Kids Count: With Poverty on the Rise, Can We Do More With Less?
Looking at the Kids Count 2012 map of the United States brings to mind the game of Russian roulette. With luck, some children find themselves living in states where the numbers (representing the statistical chance of a good life) bode well, or at least OK, for them.
Other kids, notably those living in a dark blue swath across the bottom of the country, are most likely to live in poverty, struggle in school, and abuse drugs.
Yet nowhere are children immune to the recession that has reshaped the story of U.S. families over the past half-decade.
The newest report, released last week by the Annie E. Casey Foundation and regarded as a leading indicator of U.S. children’s well-being, reflects overall what we already know, and many of us have acutely felt, over the past several years:
The percentage of children in the United States living in poverty rose, from 18 percent to 22 percent between 2006 and 2010 (the most recent year for which data was just released). That’s more than one in five kids who live below the poverty line.
Thirty-three percent of kids in 2010 lived in a family where no parent had full-time, year-round employment (compared to 27 percent in 2008).
Thirty-four percent of children lived in single-parent families in 2010, up from 32 percent in 2006.
There is some good news overall, notably in education, where kids are doing better (or falling below proficiency levels less) in 4th grade reading and 8th grade math achievement. More high school students are graduating on time. And a higher percentage of 3- and 4-year-olds across the nation are going to preschool, a critical step for early learning and a reliable predictor for later achievement.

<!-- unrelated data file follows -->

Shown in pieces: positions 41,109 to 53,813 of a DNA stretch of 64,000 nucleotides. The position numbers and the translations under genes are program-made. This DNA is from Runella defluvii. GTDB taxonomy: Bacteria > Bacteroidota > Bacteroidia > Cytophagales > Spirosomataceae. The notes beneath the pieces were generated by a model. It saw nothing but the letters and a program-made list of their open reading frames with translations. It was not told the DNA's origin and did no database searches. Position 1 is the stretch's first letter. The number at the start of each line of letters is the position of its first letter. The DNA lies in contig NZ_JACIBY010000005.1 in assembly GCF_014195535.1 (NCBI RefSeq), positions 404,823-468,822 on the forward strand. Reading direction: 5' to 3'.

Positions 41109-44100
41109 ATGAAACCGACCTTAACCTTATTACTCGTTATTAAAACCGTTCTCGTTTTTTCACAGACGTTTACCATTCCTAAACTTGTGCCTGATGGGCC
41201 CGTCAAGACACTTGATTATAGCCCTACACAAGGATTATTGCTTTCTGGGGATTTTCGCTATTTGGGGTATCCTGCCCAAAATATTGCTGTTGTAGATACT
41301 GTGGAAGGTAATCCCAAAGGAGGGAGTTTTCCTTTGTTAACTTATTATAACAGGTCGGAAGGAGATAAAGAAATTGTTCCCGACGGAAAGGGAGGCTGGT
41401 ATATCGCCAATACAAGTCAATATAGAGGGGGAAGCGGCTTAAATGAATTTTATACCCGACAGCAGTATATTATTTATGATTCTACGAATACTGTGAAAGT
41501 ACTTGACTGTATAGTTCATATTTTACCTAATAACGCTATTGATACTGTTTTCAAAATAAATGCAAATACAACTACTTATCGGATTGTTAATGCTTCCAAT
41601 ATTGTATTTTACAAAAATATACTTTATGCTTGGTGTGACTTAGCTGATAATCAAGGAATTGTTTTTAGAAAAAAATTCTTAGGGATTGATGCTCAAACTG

Washington State ranks 18th overall. Our kids are obviously doing far better than those in Mississippi and New Mexico (Nos. 50 and 49, respectively) but still are a long way from children in New Hampshire (No. 1).
A deeper look at some of the indicators makes me wonder if Washington students, teacher and parents are somehow managing to do more with less.
In 2010, 18 percent of Washington kids lived in poverty; in 2001 it was 13 percent.
In 2011, 46 percent of students enrolled in public K-12 schools in Washington applied for free or reduced-price meals at their school, compared with 31 percent in 2000.
Yet 75 percent of Washington students are graduating on time, a number that held steady through the recession. Achievement scores mostly held steady from 2008-2011 (except for the percentage of third graders meeting standards for math, which dropped).
Washington state’s overall rank (comparing us to all other states) within four key indicators tells us a lot about where our kids are benefitting and where there’s much room for improvement:
Economic rank: 28
Family and Community: 17
As my grandmother used to say, money doesn’t grow on trees. Experts have estimated that the recent recession has wiped out nearly two decades of Americans’ wealth and that it will take a generation, maybe more, for some families to recover.
It takes a village to keep kids out of poverty and help them achieve. Public programs, strong schools, jobs for parents — all are key. But nothing is perhaps as important as the support of adults.
What can we all do, not only for our own children but for the community’s children, to shield them, prop them up, and push them ahead?
In between school drop-offs and coffee binges, Natalie Singer-Velush is ParentMap's Web Editor. In her former life she wrote for newspapers and once pumped milk in the bathroom of the King County Superior Courthouse while covering a murder trial. She was also once chased by rabid raccoons. Natalie lives in Seattle with her husband and two school-aged daughters.